One thing that was great most days on this trip, at least on the non-inter-city-travel days, was our wake-up times. Breakfast started around 06.00, but we didn’t have to be on the bus to wherever our morning tours were until 09.00. Not a lot of crowds at that time either, since most places in Europe don’t get going until 10.00 or later. The breakfast at the Intercontinental was probably the best of any hotel on the trip. Huge spread and the quality was definitely better than the average chain hotel breakfast. Side note: the best hotel breakfast I’ve ever had was at the Stanley Hotel in Estes Park, CO; specifically, the lodge. There’s one chef there running the whole kitchen, and damn…she can cook!
The tour, guided by Ana, a local, took us south from the hotel past Trzech Krzyzy (Church of Three Crosses), followed by a stop at Łazienki Park. This was one of the most beautiful city parks I’ve had the pleasure of visiting, and we found it very empty since it was so early. There were some school children walking out as we entered, and I remember one had a Batman hat, and another had a storm trooper hat, so high fives to those kiddos! This park is home to a few notable landmarks, including the Belvedere Palace, Ujazdowski Castle, and the Łazienki Palace. There are also several statues and monuments for Jozef Piłsudski, Franz Liszt, and Frederic Chopin. One thing I noticed was how seriously the Poles take their classical composers. Each European country has its own national treasure as far as composers go, but they really seemed to appreciate the hell out of them in Poland. The Chopin monument was really a cool sight and a perfect example of this appreciation. It’s enormous, and in front of it sits an equally enormous fountain, which wasn’t operating that day since it was too early in the season. I was also able to get a few good tree photos. I am a sucker for a good tree photo.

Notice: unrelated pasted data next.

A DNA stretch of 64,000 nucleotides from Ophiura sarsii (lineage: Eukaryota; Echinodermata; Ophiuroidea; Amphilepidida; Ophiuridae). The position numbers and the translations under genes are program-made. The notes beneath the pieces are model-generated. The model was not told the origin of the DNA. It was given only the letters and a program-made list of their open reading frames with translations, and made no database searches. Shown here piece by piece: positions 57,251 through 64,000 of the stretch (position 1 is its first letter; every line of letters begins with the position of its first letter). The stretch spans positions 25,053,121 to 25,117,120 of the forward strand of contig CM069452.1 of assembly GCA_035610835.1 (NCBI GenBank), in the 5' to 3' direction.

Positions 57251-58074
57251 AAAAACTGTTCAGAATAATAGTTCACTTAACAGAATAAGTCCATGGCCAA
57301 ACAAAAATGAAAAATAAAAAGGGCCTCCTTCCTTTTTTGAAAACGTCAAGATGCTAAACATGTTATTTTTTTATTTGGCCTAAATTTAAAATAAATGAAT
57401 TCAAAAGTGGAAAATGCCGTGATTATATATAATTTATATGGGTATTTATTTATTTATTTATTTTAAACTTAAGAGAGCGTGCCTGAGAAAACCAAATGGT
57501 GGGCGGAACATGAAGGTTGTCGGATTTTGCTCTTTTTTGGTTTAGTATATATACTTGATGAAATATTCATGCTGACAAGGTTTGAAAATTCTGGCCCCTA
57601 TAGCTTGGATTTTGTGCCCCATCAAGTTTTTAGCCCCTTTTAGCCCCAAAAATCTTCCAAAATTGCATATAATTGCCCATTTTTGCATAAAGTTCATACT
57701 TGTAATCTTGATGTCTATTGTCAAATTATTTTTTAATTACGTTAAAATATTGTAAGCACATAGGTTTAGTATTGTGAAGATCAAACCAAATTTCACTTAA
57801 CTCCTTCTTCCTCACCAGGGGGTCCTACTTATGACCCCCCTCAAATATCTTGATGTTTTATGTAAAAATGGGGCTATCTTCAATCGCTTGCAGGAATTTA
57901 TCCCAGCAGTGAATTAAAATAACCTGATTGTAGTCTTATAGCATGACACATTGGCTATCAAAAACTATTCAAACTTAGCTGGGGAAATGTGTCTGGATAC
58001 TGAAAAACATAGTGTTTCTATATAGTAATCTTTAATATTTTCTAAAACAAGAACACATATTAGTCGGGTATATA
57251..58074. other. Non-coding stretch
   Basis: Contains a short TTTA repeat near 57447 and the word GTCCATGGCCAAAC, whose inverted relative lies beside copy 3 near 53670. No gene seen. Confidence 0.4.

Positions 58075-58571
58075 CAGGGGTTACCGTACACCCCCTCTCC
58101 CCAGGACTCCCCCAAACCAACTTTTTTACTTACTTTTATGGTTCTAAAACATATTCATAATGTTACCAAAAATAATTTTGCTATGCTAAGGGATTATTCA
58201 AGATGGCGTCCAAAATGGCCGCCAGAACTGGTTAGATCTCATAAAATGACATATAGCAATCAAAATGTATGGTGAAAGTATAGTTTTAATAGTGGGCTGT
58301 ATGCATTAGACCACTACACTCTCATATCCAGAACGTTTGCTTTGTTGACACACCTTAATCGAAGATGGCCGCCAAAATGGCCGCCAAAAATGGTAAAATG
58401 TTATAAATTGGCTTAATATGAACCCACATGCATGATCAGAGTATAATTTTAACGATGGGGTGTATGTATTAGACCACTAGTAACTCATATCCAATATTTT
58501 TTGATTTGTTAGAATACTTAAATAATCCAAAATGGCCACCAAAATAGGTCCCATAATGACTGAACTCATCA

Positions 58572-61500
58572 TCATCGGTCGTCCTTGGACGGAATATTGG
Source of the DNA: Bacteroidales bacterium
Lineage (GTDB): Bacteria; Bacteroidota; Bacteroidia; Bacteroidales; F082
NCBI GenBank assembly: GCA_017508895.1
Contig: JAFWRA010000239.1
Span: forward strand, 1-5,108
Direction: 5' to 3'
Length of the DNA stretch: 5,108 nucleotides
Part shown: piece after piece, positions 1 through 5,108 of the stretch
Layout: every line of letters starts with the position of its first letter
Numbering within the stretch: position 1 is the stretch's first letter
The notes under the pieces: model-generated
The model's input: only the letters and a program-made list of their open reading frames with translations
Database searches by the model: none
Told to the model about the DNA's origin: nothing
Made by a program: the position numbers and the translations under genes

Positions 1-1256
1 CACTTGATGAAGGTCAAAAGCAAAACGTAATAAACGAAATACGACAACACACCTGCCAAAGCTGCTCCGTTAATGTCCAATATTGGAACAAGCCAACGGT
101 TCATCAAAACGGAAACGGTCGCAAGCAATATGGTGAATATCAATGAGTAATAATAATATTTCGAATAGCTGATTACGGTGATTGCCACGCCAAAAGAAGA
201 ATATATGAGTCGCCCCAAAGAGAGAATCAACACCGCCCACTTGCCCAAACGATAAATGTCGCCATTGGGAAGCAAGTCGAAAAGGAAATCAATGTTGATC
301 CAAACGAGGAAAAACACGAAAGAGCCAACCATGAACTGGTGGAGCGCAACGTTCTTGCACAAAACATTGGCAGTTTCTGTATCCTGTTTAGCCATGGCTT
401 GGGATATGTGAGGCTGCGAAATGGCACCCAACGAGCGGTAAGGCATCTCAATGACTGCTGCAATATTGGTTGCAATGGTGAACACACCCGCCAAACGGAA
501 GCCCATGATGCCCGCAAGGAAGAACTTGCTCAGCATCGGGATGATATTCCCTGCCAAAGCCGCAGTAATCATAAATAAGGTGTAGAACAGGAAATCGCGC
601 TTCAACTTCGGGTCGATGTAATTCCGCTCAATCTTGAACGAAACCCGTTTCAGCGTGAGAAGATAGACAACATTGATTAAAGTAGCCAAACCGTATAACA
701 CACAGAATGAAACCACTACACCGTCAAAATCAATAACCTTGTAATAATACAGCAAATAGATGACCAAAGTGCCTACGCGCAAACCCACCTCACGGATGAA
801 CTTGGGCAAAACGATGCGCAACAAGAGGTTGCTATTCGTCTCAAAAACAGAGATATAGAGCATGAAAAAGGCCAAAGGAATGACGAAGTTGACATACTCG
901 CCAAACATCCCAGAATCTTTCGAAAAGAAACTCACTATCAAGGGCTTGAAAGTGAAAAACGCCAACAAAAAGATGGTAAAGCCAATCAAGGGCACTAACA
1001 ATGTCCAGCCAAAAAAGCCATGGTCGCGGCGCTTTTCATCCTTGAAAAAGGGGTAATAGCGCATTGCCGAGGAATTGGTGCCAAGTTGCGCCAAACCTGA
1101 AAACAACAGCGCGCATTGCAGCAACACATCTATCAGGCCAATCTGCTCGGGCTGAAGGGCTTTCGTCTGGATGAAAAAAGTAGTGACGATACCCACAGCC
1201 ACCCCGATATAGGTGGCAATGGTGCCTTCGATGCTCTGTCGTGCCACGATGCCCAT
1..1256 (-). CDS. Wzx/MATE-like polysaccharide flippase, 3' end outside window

We hopped back on the bus and drove north along the park’s western edge, which is quite the famous street – Aleja Ujazdowskie. This was originally part of the Royal Route in Warsaw during its origins in the 1720s. Since then, if I remember correctly, the Nazis welcoming / invasion “parade” took place on this street in 1939. They even subsquently renamed it a few times, and the Soviets did the same when they moved in after WWII. Many embassies are located in this area too. We passed by a half dozen or so, including U.S., Canada, and France, then crossed through the eastern side of the park, with a stop at the Łazienki Palace. This place was the epitome of picturesque. It was originally constructed (ordered) by Stanisław Herakliusz Lubomirski, a 17th century Polish prince, as a bath house on the grounds of Ujazdowski Palace, located just to the north. In the late 1700s, King Stanisław II Augustus decided to convert it into his summer residence. Then the Germans intended to destroy it during WWII, and even went so far as to drill holes in the walls. But they never did get around to putting the dynamite in. The palace has since served as a military barracks. Quite an eventful history for a place I probably wouldn’t have otherwise known about. It’s sort of off the beaten path and understated for what we typically think of when we hear “Palace.”